The nation’s largest federal-worker union has called on President Obama to replace government contract workers with federal employees to help close the pay gap between women and men.

The American Federation of Government Employees argued in a statement on Tuesday the federal government is closer to pay equity than the private sector because it compensates workers based on their roles rather than subjective factors such as gender.

Lilly Ledbetter, an Alabama Goodyear worker who advocates for pay equity, speaks during a news conference on Capitol Hill in Washington. (AP/Susan Walsh).

The labor group said women in the private sector earn about 20 cents less than men, compared to 11 cents less than men in the public sector. The numbers come from a 2009 report from the Government Accountability Office that said the gender pay gap in the federal workforce had declined over the previous two decades.

“Simply by bringing more work in-house, President Obama could cut the gender pay gap in half,” AFGE president J. David Cox said in a statement on Tuesday.

It’s worth noting that a Pew Research Center study last year showed that the overall pay gap for women has narrowed to 16 cents compared to men, and that millenial women — those between the ages of 25 and 32 — are the first in modern history to start their work lives at near parity with men. The report did not provide figures for federal workers.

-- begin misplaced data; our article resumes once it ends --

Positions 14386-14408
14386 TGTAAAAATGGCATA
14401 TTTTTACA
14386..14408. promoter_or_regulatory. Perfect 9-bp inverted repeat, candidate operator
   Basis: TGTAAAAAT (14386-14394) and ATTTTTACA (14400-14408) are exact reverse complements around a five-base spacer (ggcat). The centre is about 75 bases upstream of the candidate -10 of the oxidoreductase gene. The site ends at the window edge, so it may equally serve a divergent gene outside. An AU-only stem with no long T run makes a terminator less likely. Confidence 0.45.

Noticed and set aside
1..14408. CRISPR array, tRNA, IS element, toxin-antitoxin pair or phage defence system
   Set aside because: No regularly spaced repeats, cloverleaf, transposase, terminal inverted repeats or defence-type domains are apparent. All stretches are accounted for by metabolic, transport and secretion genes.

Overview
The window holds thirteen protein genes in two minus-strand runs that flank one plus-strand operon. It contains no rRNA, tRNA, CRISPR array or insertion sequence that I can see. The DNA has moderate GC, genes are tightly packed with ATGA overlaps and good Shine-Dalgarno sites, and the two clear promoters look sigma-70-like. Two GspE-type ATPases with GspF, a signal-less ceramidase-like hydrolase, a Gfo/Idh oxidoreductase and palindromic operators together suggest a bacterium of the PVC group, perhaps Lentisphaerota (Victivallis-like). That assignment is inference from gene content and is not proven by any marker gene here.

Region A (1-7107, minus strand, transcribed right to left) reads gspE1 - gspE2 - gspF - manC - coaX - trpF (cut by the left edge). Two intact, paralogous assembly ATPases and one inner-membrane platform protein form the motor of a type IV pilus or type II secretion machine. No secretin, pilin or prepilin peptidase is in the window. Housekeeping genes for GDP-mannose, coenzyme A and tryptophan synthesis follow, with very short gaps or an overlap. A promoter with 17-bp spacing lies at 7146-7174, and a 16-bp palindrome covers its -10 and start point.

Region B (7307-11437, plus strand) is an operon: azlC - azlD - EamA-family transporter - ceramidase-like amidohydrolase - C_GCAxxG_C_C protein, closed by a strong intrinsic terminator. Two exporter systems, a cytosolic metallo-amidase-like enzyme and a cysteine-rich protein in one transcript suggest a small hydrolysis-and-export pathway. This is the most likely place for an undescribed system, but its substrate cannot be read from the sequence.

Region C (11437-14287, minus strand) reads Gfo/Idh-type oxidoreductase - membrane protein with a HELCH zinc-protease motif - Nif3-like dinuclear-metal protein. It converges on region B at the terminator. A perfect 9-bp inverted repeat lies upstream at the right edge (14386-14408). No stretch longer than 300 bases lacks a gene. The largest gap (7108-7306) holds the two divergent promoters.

The Professional Services Council, a group that represents government contractors, said the union proposal could lead to unintended consequences, since private firms generally pay employees more than the federal government for high-demand jobs.

“Our goal ought to be to eliminate the gender gap, but we don’t want to do that in a manner that requires us to lower people’s salaries,” said Stan Soloway, president of the council. He described the union plan as “a wonderful example of incredibly twisted logic.”

The AFGE also argued that executive salaries for federal contractors has made the pay gap worse. “Federal taxpayers should not be on the hook for paying contractor CEOs double the salary earned by our government’s top officials — especially when that only perpetuates the gender pay gap that exists in the private sector,” Cox said.

Congress last year lowered the amount the government can reimburse contractors for salaries from $952,308 to $487,000. The Professional Services Council opposed the new cap, saying it would inhibit the ability of companies to attract top talent.

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